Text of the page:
The benefits of a green trade deal between the three countries would allow Petro to succeed in his decarbonizing of the Colombian economy. The US and Canada would set global precedents in the development of effective, profitable green technology and environmental diplomacy.
A moving monument symbolizing peace and prosperity in Colombia
Diplomacy through Development
Colombia suffered from a povery rate of 39.1% in 2021 and has the second highest level of income inequality in South America. Petro-Francia have made abundantly clear that fighting poverty and expanding public spending are at the root of their policy priorities during their 4-year stay in the Presidential Casa de Nariño.
Petro-Francia plan to increase human capital investment in Colombia. They have promised to heighten government intervention in various sectors of the economy to stimulate investment and create jobs. Additionally, they intend to subsidize university tuition and develop education programs for minority and rural communities. Massive transportation and telecommunications infrastructure projects are also planned to create jobs and develop the country’s mostly rural landscape — where most of the Colombia remains without road access and many without internet access.
The US and Canada have a vested interest supporting Petro with his economic reforms in a bid to counter Colombian poverty’s role in the Drug War, develop human capital in a key trade partner in Colombia and rebuff economic influence from China during the Trade War. Specifically, some of the roots of crime in Colombia would be tackled, namely the lack of economic, political, and educational opportunities.
Regarding the Drug War, both in Colombia and the US/Canada, the decades-long approach focused on security and policing has evidently gone nowhere. The past decade saw a massive surge of illicit drug exports from Colombia to the US and Canada. This comes as both countries continue to suffer from an opioid and overdose epidemic, where small but deadly amounts of the surgical painkiller fentanyl are being found in drugs smuggled from Colombia and elsewhere. The opioid and overdose epidemic cost the US and Canada $78.5 and $3.5 billion respectively in lost productivity, healthcare costs, police funding and more. Therefore, diverting previous funding from security aid and police training into Petro’s policies aimed at alleviating poverty would greatly benefit the US and Canada in more effectively tackling the Drug War and its ramifications on their economies.
Economically, boosting the spending power of the average Colombian citizen would make investments and trade relations with the country more lucrative. Despite the fact that 39.1% of Colombians were below the poverty line at the end of 2021, the country’s free-trade agreements with both the US and Canada have remained lucrative. Providing aid for Petro’s policies looking to raise the standard of living would only serve to further strengthen these trade relations by boosting the consumer’s purchasing power.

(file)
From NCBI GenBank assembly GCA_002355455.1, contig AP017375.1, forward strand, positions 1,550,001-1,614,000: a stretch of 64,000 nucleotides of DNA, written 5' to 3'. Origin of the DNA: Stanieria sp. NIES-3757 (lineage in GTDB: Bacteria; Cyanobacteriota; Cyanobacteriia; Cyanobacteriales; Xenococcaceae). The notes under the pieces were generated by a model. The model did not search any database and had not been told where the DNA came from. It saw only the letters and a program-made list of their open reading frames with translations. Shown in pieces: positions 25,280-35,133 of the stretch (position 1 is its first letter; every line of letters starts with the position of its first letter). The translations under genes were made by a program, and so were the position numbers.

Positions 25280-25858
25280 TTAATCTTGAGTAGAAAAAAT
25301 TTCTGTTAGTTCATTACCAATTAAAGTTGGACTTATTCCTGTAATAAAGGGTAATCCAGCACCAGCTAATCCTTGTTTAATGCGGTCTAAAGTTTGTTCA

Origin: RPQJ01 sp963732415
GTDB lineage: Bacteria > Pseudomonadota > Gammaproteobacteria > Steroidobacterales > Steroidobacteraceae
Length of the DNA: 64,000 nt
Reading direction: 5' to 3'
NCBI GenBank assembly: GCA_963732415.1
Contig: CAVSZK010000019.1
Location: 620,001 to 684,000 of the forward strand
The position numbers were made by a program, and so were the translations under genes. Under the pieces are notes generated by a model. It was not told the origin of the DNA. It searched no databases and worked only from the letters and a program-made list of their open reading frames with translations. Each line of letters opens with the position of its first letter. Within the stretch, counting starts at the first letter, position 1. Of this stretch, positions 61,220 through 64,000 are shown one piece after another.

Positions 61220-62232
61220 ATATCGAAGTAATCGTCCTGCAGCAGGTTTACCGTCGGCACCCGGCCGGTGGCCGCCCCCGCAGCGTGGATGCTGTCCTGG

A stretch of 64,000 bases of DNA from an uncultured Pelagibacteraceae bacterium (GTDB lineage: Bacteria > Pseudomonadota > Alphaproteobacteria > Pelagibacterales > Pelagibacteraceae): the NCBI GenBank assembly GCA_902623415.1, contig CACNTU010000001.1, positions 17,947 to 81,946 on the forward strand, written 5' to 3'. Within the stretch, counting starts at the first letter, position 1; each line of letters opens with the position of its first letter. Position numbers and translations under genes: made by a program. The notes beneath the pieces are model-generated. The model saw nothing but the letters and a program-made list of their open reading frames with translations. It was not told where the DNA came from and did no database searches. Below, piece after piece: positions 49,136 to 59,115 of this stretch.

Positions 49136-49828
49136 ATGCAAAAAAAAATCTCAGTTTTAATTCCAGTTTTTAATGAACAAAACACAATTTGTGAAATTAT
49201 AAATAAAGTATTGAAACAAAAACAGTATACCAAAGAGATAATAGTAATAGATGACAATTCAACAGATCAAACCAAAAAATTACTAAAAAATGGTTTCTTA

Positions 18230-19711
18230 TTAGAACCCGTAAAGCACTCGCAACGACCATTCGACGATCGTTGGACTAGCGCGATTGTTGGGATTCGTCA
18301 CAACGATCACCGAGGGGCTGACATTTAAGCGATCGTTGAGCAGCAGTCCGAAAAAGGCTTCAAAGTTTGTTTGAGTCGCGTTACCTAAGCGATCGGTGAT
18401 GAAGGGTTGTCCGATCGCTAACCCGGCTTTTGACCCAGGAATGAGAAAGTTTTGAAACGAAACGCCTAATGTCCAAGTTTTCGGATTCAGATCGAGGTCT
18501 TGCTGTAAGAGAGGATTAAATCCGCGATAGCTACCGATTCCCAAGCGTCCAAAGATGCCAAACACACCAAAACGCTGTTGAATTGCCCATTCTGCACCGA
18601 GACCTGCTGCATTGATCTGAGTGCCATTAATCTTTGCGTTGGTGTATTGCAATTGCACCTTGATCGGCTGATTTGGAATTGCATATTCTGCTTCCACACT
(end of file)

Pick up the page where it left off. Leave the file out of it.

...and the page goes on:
Additionally, the US and Canada have a geopolitical interest in investing in some of the infrastructure projects the Petro administration will push for in his bid to fight poverty through human development. China has financed a variety of infrastructure projects in Colombia, including the metros of Bogotá and Medellín, public transportation networks on the Caribbean and Pacific coasts, and a planned railroad network throughout the Amazon. Huawei, the Chinese telecom giant, has quickly established itself as the largest player in the South American markets, including Colombia. The US and Canada can work on challenging this growing Chinese influence by investing in Colombian infrastructure and human capital along with the proposed plans of the new Petro-Francia government.
Supporters of Petro and Francia holding a Patriotic Union flag, a political party founded by the FARC guerrilla group in the 1980s
Setting a Precedent
As politicians with left-leaning platforms gain popularity throughout South America, the US and Canada cannot afford a black-and-white, Cold War-era style foreign policy that immediately antagonizes left-leaning governments, especially as the Trade War with China continues to develop.
Additionally, with the ramifications of climate change becoming increasingly global, the US and Canada, and all major international actors, cannot afford to place ideological rivalries above potential partnerships in developing climate change strategies.
These possible diplomatic efforts by the US and Canada toward Colombia could set an important precedent globally. They can ensure continued relations in a manner that respects and supports Colombia’s new progressive trajectory while also seeing geopolitical security, economic and environmental interests met. A peaceful resolution to the Colombian civil conflict, the development of green technology and trade, and tackling the Drug War through alleviating poverty and investing in human capital are all mutual goals that would not only benefit the three countries’ immediate issues but set a example on the global stage regarding the effectiveness of diplomacy and the potential for coordinated international efforts on the climate.
Edited by Majeed Malhas